Duke Vivian Gadsby Flint is a decorated war hero, a powerful leader, and a man of means, haunted by a beautiful apparition that saved his life on the battlefields of France. Though he is comfortable on his own, Vivian decides that it is time to fulfill his dead mother's wish that he should wed a woman from a family of superior reputation. An arrangement is set for Vivian to be wed to one of the most privileged young ladies in the country, but will a fateful encounter with a beautiful and impoverished governess change Vivian's destiny? Or is she, too, just another chimera that resides only in the realm of the imagination?
The cultural milieu in the 'Age of Goethe' of eighteenth-century Germany is given fresh context in this art historical study of the noted writer's patroness: Anna Amalia, Duchess of Weimar-Sachsen-Eisenach. An important noblewoman and patron of the arts, Anna Amalia transformed her court into one of the most intellectually and culturally brilliant in Europe; this book reveals the full scope of her impact on the history of art of this time and place. More than just biography or a patronage study, this book closely examines the art produced by German-speaking artists and the figure of Anna Amalia herself. Her portraits demonstrate the importance of social networks that enabled her to construct scholarly, intellectual identities not only for herself, but for the region she represented. By investigating ways in which the duchess navigated within male dominated institutions as a means of advancing her own self-cultivation - or Bildung - this book demonstrates the role accorded to women in the public sphere, cultural politics, and historical memory. Cumulatively, Christina Lindeman traces how Anna Amalia, a woman from a small German principality, was represented as an active participant in enlightened discourses. The author presents a novel and original argument concerned with how a powerful woman used art to shape her identity, how that identity changed over time, and how people around her shaped it - an approach that elucidates the power of portraiture in eighteenth- and nineteenth-century Europe.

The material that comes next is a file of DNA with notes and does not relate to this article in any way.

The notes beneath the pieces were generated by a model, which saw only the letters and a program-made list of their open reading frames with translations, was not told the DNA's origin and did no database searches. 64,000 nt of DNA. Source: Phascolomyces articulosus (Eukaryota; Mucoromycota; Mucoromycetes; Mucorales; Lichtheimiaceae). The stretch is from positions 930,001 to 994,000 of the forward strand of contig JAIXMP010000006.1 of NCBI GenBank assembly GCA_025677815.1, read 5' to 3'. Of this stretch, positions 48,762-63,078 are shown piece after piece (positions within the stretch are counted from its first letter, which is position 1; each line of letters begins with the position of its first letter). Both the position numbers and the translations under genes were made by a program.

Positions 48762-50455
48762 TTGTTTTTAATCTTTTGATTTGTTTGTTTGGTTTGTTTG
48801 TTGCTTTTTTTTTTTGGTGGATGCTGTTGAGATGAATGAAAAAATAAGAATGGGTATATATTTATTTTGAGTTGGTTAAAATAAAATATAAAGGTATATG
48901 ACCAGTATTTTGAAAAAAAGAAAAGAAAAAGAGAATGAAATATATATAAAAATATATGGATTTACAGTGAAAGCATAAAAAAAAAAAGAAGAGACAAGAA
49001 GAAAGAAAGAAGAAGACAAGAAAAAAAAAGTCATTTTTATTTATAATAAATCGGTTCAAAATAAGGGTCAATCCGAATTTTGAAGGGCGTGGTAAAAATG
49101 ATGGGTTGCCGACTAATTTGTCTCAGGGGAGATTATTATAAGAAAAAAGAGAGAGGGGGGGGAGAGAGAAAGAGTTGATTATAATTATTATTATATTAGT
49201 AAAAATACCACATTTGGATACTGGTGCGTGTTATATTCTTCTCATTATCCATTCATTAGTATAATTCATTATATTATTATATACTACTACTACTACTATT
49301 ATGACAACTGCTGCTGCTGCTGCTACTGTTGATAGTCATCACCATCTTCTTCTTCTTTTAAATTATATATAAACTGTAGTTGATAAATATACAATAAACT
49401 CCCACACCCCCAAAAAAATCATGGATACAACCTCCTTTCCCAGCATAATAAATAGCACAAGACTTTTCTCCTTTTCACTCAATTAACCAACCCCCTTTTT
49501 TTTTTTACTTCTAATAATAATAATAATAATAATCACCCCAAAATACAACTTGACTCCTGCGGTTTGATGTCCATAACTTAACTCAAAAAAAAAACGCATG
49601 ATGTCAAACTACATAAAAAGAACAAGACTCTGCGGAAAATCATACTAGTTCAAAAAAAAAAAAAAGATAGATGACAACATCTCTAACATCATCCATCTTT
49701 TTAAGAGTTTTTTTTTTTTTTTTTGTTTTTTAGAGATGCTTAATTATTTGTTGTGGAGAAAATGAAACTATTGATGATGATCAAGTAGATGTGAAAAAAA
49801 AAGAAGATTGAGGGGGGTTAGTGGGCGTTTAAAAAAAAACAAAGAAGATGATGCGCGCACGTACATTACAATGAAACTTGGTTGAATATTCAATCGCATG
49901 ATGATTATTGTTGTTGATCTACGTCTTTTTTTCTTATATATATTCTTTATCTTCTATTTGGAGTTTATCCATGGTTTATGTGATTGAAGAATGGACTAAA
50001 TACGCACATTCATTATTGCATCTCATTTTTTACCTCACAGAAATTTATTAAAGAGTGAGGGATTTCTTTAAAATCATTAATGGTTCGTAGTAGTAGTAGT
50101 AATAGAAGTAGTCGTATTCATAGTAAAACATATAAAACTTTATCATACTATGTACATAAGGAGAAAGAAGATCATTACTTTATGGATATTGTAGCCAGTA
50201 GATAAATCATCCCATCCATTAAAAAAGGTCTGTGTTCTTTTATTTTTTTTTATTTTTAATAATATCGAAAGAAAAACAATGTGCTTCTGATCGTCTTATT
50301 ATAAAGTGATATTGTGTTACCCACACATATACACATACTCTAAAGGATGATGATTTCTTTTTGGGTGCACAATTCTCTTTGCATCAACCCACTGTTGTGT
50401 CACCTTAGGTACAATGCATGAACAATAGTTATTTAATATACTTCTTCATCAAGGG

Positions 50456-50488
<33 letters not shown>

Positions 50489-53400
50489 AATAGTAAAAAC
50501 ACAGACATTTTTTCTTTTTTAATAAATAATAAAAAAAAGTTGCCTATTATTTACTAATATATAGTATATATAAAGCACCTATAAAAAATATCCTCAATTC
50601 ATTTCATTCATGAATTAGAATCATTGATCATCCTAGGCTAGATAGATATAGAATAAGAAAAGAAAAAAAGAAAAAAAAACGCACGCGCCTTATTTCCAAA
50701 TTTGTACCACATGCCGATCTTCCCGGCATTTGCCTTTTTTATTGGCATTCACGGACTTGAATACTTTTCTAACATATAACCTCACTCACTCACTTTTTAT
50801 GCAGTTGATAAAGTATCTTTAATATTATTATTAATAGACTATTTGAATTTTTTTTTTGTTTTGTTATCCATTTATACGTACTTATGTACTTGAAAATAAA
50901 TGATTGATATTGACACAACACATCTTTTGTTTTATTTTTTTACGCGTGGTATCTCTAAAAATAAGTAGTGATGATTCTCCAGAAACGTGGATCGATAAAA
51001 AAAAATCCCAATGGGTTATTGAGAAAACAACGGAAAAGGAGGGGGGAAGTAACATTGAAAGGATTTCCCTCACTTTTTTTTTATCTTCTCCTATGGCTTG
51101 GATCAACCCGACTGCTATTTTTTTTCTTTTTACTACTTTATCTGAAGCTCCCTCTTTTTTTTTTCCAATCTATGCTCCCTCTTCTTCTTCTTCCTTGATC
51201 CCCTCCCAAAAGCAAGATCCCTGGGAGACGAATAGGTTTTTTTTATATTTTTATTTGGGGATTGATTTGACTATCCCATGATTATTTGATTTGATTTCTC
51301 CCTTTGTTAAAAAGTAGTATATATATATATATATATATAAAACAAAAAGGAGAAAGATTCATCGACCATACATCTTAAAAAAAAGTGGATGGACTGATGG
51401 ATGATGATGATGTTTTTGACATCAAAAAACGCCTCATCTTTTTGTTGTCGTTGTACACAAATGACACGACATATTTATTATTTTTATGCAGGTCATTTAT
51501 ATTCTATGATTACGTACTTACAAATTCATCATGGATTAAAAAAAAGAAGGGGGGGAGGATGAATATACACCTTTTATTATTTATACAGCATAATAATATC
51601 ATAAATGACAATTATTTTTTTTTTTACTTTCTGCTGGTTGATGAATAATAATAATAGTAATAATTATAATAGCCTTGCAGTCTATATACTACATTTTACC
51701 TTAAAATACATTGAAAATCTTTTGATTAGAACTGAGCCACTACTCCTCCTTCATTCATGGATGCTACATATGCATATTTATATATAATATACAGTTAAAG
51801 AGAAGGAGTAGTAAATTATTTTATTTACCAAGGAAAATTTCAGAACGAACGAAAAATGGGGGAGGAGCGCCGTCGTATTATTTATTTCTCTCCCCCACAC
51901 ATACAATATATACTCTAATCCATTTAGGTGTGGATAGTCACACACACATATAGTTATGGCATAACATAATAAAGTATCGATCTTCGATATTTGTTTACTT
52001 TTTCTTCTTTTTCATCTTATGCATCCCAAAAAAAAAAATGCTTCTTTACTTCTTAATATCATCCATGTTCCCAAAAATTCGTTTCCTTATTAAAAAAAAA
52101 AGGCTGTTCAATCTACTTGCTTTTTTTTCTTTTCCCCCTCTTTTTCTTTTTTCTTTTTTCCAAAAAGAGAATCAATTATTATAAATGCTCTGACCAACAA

The beautiful but haughty Duchess of Herridge is known to all the "ton" as the "Ice Queen." But to Ian McNair, the exquisite Emma is nothing like the rumors. Sensual and passionate, she moves him as no other woman has before. If only she were his wife and not his captive . . .
Little does Emma know that the dark and mysterious stranger who bursts into her bedroom to kidnap her is the powerful Earl of Buchane, and the only man who has been able to see past her proper faCade. As the Ice Queen's defenses melt under the powerful passion she finds with her handsome captor, she begins to believe that love may be possible. Yet fate has decreed that the dream can never be--for pursuing it means sacrificing everything they hold dear: their honor, their futures . . . and perhaps their lives.
A Trip to Niagara; or, Travellers in America, a three-act comedy, opened at New York's Bowery Theatre on November 28, 1828, for a long run. Scripted and later published by William Dunlap (1766-1839), the so-called "father of the American stage," this play offers a bounty to theater historians, dramatic critics, and all those interested in the American culture during Dunlap's lifetime. This study explores the Bowery, the play's moving diorama, the text, and the playwright, and emphasizes their interrelationships. This analysis of A Trip to Niagara as a theatrical event joins hands with dramatic criticism. An annotated transcript of the play is helpfully provided in the appendix of the book. This study contends that had there been no moving diorama, there would have been no play. Since William Dunlap called his text a "running accompaniment," it should be analyzed in terms of this function. The play's few critics have failed to do this. Hence, the interplay of the moving diorama (and conventional scenic backdrops) with the plot and characters comprises another significant segment of this study. This book makes significant contributions to studies of antebellum American theater, the Nationalist Period in American culture, and William Dunlap.
'They were no longer partners keen to test out their abilities in lighthearted play; they were enemies bent on each other's destruction.'
OZ Chess Articles
OZ Chess Books